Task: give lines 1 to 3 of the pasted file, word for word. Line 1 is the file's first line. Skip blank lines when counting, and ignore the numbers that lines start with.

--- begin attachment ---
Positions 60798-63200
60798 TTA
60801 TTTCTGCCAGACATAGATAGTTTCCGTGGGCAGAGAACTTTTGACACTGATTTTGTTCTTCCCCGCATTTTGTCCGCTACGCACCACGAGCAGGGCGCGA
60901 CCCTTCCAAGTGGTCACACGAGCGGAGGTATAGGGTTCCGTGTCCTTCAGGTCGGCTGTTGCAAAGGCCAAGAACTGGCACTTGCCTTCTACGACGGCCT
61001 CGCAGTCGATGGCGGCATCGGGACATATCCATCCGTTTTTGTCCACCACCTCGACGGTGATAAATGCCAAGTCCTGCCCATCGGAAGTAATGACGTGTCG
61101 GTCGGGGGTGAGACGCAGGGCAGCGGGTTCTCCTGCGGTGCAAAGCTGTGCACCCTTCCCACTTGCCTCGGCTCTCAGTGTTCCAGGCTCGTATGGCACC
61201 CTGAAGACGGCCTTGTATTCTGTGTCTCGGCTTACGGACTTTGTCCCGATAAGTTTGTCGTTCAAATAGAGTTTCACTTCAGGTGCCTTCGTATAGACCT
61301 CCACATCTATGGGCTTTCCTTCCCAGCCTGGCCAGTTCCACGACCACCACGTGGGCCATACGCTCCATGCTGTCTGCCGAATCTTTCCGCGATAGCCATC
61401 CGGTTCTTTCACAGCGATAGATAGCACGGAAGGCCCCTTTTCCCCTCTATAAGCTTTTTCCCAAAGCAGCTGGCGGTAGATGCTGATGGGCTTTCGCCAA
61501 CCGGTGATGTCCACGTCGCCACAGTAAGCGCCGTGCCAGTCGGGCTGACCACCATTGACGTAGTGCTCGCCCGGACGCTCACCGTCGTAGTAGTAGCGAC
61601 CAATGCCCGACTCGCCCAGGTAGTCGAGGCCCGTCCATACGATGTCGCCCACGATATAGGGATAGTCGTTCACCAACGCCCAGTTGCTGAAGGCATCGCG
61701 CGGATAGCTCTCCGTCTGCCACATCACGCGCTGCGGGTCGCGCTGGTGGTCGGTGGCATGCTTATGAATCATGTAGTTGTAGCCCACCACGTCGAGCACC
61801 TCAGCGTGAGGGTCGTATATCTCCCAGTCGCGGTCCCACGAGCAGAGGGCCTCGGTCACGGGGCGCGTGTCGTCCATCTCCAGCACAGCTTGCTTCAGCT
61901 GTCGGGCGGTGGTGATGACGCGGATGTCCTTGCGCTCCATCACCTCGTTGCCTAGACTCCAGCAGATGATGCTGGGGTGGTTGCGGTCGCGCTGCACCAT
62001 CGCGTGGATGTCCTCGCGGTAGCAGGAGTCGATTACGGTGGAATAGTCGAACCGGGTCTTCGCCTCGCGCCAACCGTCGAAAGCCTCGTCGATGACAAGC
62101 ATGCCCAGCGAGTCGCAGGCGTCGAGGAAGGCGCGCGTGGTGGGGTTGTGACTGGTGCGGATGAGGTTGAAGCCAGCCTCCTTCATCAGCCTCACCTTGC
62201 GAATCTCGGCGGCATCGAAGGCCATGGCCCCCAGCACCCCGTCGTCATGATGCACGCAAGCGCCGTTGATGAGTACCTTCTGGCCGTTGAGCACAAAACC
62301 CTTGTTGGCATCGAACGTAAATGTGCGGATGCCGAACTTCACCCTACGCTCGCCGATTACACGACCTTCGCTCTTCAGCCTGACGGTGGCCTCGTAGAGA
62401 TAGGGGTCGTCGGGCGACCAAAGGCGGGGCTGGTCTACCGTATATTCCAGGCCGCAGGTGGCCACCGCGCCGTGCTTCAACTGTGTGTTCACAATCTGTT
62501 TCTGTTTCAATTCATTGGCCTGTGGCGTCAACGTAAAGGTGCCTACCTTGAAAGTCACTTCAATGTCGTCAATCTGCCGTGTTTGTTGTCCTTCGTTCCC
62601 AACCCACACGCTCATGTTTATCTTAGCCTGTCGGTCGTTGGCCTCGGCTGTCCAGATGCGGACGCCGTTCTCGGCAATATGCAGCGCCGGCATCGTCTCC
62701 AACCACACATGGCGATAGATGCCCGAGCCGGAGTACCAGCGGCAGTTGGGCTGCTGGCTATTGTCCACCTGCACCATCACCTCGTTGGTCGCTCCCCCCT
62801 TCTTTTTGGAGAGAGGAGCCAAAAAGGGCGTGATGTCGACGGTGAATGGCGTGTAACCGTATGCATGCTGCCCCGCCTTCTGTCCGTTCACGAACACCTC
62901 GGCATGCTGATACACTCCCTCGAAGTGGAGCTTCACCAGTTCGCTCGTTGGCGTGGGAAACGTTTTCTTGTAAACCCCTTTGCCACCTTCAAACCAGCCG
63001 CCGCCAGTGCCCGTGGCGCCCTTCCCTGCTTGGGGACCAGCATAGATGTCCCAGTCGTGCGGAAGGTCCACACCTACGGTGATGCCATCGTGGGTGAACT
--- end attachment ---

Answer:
Positions 60798-63200
60798 TTA
60801 TTTCTGCCAGACATAGATAGTTTCCGTGGGCAGAGAACTTTTGACACTGATTTTGTTCTTCCCCGCATTTTGTCCGCTACGCACCACGAGCAGGGCGCGA